After the Pulse nightclub shootings in Orlando in June 2016, the LGBTQ community has had the gun lobby firmly in its sights. Killing 49 people, the attack was, up until recently, the deadliest mass shooting in U.S. history. This piece is the second of a two-part series exploring how LGBTQ groups and activists are protesting and using tried and tested campaigning tactics to gain ground on gun control.
Like Cathy Marino-Thomas and the co-founders of Gays Against Violence, Iraq war veteran and DC political consultant Jason Lindsay set up his own gun control campaign group in the wake of the Pulse nightclub shooting in June 2016. While GAG takes direct and visceral action, Lindsay’s Pride Fund to End Gun Violence is determined to take on the National Rifle Association (NRA) by lobbying to help gay people and their allies elect candidates who will act on gun policy reforms.
Lindsay is well-placed to take on this fight as a gay man working in politics who served in Iraq as a member of the U.S. Army Reserve for 14 years. Lindsay saw first-hand the devastation possible with weapons of war. “I worked intimately with assault rifles and high-capacity magazines and I know how lethal they are. I’m a gay man, but this fight is especially important to me because I’ve seen the damage and the lethality of these weapons and know how important it is not to have them in the hands of civilians,” Lindsay explained to VICE Impact.
Prior to establishing Pride Fund, Lindsay also served as a Congressional Relations Officer for the Department of Veterans Affairs, where he was a liaison on government affairs and a strategic advisor to senior leaders of the VA. He represented the department to members of Congress and their staff and managed an issue portfolio of nearly $2 billion in annual operating funds.
VICE Impact spoke to Lindsay from Pride Fund to End Gun Violence on why the fight is so important to the LGBTQ community and why he thinks they can help turn things around.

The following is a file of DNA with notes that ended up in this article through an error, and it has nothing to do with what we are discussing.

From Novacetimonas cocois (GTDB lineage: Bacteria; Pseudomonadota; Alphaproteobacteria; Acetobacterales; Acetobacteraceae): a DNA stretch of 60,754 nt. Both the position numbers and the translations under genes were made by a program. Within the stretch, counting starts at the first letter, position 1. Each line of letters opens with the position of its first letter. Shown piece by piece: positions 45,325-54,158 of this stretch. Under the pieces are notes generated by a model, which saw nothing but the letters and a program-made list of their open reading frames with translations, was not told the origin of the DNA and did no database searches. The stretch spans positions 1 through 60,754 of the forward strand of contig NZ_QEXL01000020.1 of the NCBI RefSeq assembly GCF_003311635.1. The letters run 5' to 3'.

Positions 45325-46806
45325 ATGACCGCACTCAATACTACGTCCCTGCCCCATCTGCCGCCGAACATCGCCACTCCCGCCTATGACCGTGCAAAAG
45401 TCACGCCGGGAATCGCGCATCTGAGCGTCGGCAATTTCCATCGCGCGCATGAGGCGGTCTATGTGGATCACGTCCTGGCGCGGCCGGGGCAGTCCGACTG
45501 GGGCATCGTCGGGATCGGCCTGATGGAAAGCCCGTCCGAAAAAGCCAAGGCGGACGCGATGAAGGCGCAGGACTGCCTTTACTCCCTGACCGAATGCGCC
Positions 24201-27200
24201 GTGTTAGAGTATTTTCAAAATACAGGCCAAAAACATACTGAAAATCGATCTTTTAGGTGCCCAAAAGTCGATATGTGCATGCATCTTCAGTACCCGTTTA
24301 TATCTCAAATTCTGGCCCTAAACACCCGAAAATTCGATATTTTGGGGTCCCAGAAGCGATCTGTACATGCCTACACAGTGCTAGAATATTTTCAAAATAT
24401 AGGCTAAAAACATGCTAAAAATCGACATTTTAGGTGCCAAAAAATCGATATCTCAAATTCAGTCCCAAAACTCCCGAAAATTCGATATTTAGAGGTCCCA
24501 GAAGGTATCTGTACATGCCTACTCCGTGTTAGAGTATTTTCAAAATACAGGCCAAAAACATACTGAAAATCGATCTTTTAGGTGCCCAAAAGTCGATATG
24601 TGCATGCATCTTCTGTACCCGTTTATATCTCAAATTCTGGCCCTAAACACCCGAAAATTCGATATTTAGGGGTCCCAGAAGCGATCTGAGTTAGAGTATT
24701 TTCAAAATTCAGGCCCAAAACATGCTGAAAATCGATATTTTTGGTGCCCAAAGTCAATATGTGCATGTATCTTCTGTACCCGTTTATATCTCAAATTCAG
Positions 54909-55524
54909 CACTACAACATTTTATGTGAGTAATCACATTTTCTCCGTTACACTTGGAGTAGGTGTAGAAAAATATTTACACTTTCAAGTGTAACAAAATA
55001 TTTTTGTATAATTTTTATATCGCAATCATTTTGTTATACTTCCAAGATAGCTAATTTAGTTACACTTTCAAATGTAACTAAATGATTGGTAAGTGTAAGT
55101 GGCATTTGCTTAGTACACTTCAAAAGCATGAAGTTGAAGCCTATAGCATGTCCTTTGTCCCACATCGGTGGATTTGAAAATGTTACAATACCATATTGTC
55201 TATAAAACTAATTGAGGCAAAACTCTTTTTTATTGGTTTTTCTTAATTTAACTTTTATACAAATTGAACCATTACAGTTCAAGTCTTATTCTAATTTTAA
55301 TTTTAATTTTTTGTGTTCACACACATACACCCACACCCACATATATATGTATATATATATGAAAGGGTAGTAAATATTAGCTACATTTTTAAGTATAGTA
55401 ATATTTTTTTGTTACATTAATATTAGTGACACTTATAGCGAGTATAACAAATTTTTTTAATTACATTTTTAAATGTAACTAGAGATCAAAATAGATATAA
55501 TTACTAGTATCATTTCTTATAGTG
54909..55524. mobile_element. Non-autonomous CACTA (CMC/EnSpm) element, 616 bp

VICE Impact: Can you talk me through how you experienced the days that followed the Pulse nightclub shooting in 2016?
Jason Lindsay: At the time, I found out that there was no gay gun reform group and the gun reform groups that existed were not doing outreach to the gay community. I realized that there was a huge portion of the electorate that wasn't being mobilized. So I decided to created Pride Fund to End Gun Violence. The aim was to bring together members of the LGBTQ community and our allies in the fight for gun reform. That’s really how we got started.
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How is Pride Fund to End Gun Violence mobilizing to change things?
One of the things we know for sure is that the reason we can’t pass gun reform in our country is because of the gun lobby, the NRA. They spent, in 2016 alone, $54 million to influence elections [to secure Republican control of the White House and Congress, including at least $30.3m to help elect Donald Trump].
So we want to spend money on candidates that will stand up for gun control. That’s the strategy that’s worked for the NRA so it’s the strategy that’s got to work for gun reform advocates.
How do you even compete with sums that big?
We’re obviously much smaller than the NRA. The NRA has had decades to grow. We work at the grassroots level. We do fundraisers, online programs, donor outreach and sponsorships.
Today, we’re seeing that it’s individuals saying no and standing up to the gun lobby. A lot of our contributions are small dollar amounts. It’s from individuals who don’t have a whole lot to chip in but do so regardless because they understand the importance of this cause.
Why is this fight so important to the LGBTQ community?
The FBI’s latest hate crime statistics showed that the LGBTQ community is the number one target of hate crime. When you arm hate so easily with an assault rifle and high-capacity magazines, it’s an issue we are of course concerned about.
Mental illness is also an issue we need to consider. The number of suicides related to the bullying of individuals perceived to be different or gay is important. And the number one way people commit suicide is with a gun. And a lot of times guns aren't locked. Parents leave them accessible and children have access to the guns. We have way too many guns in this country.
What does the LGBTQ community bring to the fight for gun control?
We are a politically motivated group of people. Over time we’ve had to fight for our own rights so members of the LGBTQ community are very politically active.
We’ve achieved marriage equality and the repeal of the Don’t Ask Don't Tell policy. These are two huge things. But there’s a lot more that the gay community can be involved in.
How can people support Pride Fund to End Gun Violence?
The main way that we can create change is by everyday people getting involved. The main way people can do that is by going to our website. You can sign up for updates in your area, you can find out current news and importantly, you can learn about different candidates and where they stand on gun control. And of course, all gun control groups need funding to take on the gun lobbying and the NRA. Readers can donate via our website.
People can create change. Once upon a time, people said the gay community would not be able to achieve marriage equality, and would never be able to overturn Don’t Ask Don’t Tell but we were. I know that working together we can create change. But we’ve gotta work together.
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This interview has been edited for brevity and clarity.